The second part of the book considers some basic algorithms for a variety of purposes. Chapter 5 examines abstract data types (ADTs), using them to represent for example priority queues and binary search trees. Chapter 6 presents sorting techniques such as quicksort and heapsort and Chapter 7 discusses graphs and associated algorithms such as computing the minimum spanning tree and depth-first search.
The last part addresses some high-level methodologies used in the design of algorithms. Chapter 8 describes top-down design techniques such as divide-and-conquer and backtracking search. Chapter 9 explains some inefficiencies in top-down algorithms and how they can be solved by adopting a bottom-up approach, namely dynamic programming. Finally, Chapter 10 examines some advanced topics such as process networks, monads, and parallel algorithms through some extensions to the Haskell language.
The idea of the book came while the first author was a visiting lecturer at Allegheny College so our special thanks are due to Mike Holcombe, Bob Cupper and Ben Haytock for making it possible. We would like to thank Aster Thien, Marina Mahmood, Chris Meen, Len Bottaci and Rob Turner for their contribution to some of the programs presented in this book. We also thank Guy St-Denis for his many constructive suggestions on a preliminary version of this book, our editor Michael Strang for his continued support, and the anonymous reviewers who found many inaccuracies and gave constructive ideas on presentation. Finally, we are grateful to the (enthusiastic!) Haskell community for their efforts in designing a standard functional language and for providing the scientific community with free implementations.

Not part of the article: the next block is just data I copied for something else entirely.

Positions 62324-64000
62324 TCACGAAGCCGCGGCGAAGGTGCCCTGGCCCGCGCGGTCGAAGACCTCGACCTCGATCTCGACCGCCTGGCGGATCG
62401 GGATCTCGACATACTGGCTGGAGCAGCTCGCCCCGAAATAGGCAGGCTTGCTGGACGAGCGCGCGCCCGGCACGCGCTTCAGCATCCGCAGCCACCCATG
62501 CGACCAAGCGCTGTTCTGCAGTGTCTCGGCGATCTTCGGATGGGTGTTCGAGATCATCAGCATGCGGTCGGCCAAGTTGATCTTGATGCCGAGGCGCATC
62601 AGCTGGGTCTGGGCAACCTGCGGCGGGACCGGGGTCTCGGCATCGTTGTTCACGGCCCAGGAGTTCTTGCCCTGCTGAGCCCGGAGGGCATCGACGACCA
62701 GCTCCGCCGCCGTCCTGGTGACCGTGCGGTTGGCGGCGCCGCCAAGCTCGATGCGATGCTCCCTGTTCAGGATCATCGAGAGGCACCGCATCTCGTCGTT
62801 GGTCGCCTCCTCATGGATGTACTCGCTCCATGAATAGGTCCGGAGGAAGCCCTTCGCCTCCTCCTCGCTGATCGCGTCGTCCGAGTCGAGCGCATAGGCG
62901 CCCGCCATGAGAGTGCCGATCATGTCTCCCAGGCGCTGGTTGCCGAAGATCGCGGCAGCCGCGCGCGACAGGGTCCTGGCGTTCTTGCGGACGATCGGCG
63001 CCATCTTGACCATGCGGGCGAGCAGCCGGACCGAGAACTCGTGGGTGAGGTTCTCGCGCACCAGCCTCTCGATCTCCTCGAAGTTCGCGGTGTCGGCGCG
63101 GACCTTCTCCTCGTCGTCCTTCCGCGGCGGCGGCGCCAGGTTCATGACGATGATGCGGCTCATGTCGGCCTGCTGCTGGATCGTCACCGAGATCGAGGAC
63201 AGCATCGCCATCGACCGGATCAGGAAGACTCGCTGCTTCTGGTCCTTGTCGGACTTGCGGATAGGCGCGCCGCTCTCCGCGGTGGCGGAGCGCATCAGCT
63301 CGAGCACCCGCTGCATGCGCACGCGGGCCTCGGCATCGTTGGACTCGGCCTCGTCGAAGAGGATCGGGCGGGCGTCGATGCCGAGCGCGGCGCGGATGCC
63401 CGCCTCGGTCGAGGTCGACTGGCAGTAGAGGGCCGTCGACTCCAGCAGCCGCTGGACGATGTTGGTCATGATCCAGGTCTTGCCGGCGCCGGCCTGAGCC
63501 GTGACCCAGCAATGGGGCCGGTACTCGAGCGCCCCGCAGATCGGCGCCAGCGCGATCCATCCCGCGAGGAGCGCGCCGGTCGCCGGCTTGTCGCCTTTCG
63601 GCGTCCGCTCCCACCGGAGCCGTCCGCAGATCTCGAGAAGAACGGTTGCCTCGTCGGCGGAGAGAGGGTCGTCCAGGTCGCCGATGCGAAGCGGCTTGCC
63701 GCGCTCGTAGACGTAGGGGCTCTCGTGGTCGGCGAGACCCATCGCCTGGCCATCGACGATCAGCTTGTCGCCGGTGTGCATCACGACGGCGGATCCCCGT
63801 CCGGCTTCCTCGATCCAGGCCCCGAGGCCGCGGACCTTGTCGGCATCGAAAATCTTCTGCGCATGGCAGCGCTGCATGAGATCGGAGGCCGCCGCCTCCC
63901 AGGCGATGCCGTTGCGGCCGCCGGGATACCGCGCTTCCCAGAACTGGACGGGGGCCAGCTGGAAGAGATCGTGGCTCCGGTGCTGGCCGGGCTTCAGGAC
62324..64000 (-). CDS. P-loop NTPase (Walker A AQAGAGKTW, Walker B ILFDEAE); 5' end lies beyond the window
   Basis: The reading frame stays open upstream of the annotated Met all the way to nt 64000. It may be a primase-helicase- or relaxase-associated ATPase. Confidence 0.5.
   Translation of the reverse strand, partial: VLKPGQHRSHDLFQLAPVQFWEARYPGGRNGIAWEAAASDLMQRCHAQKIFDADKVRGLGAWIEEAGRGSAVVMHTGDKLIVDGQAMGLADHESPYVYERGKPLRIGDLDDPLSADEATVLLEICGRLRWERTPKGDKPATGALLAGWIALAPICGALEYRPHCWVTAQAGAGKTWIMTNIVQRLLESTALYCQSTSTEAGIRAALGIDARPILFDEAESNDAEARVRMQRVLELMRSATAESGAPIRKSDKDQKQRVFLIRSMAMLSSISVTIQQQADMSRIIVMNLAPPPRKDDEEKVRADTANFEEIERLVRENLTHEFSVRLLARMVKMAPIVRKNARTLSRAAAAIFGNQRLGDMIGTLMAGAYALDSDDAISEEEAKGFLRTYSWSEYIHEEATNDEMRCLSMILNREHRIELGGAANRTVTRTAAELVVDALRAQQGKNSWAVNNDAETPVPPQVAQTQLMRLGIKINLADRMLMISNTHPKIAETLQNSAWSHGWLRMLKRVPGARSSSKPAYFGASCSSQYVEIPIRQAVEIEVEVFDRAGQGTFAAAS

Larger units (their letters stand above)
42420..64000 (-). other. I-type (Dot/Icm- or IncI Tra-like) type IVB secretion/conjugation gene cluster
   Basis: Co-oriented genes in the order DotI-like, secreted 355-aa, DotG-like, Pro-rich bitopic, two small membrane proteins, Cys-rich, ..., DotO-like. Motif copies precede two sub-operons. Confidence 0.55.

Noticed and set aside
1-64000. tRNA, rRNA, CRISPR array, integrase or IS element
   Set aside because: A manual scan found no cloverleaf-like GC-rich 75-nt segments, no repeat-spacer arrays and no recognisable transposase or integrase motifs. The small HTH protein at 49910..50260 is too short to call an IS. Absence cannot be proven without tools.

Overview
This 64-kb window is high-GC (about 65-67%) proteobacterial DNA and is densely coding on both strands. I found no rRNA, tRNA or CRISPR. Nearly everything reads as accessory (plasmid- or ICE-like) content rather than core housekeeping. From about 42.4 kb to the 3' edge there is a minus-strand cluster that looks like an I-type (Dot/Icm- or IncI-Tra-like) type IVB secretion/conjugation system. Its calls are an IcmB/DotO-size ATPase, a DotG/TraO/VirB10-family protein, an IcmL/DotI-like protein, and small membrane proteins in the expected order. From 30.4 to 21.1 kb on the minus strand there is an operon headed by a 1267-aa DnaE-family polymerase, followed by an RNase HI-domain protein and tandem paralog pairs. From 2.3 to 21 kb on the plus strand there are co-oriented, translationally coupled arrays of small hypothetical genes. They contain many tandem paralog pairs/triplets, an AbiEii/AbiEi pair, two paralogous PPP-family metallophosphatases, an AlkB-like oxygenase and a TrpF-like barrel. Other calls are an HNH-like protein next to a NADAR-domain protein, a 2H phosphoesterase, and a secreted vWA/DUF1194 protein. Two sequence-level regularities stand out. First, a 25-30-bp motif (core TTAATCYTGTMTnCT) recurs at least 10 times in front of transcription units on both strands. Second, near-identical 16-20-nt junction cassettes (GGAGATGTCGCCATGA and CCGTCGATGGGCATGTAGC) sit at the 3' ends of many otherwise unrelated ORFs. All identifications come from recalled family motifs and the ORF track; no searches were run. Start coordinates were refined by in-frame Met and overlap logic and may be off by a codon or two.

Fethi Rabhi (F.A.Rabhi@dcs. hull. ac. uk)
Guy Lapalme (lapalme@iro. umontreal. ca)
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Book Description Pearson Education (US), United States, 1999. Paperback. Book Condition: New. 2nd ed.. Language: English . Brand New Book ***** Print on Demand *****.The design of algorithms for problem-solving lies at the heart of computer science. Concise yet authoritative, Algorithms - A Functional Programming Approach teaches the skills needed to master this essential subject.The authors challenge more traditional methods of teaching algorithms by using a functional programming context, with Haskell as the implementation language. This leads to smaller, clearer and more elegant programs which enable the programmer to understand the algorithm itself more quickly and to use that understanding to explore alternative solutions. Placing the emphasis on program development rather than the mathematical properties of algorithms, the book uses a succession of practical programming examples to develop in the reader problem-solving skills which can be easily transferred to other language paradigms. Bookseller Inventory # AAV9780201596045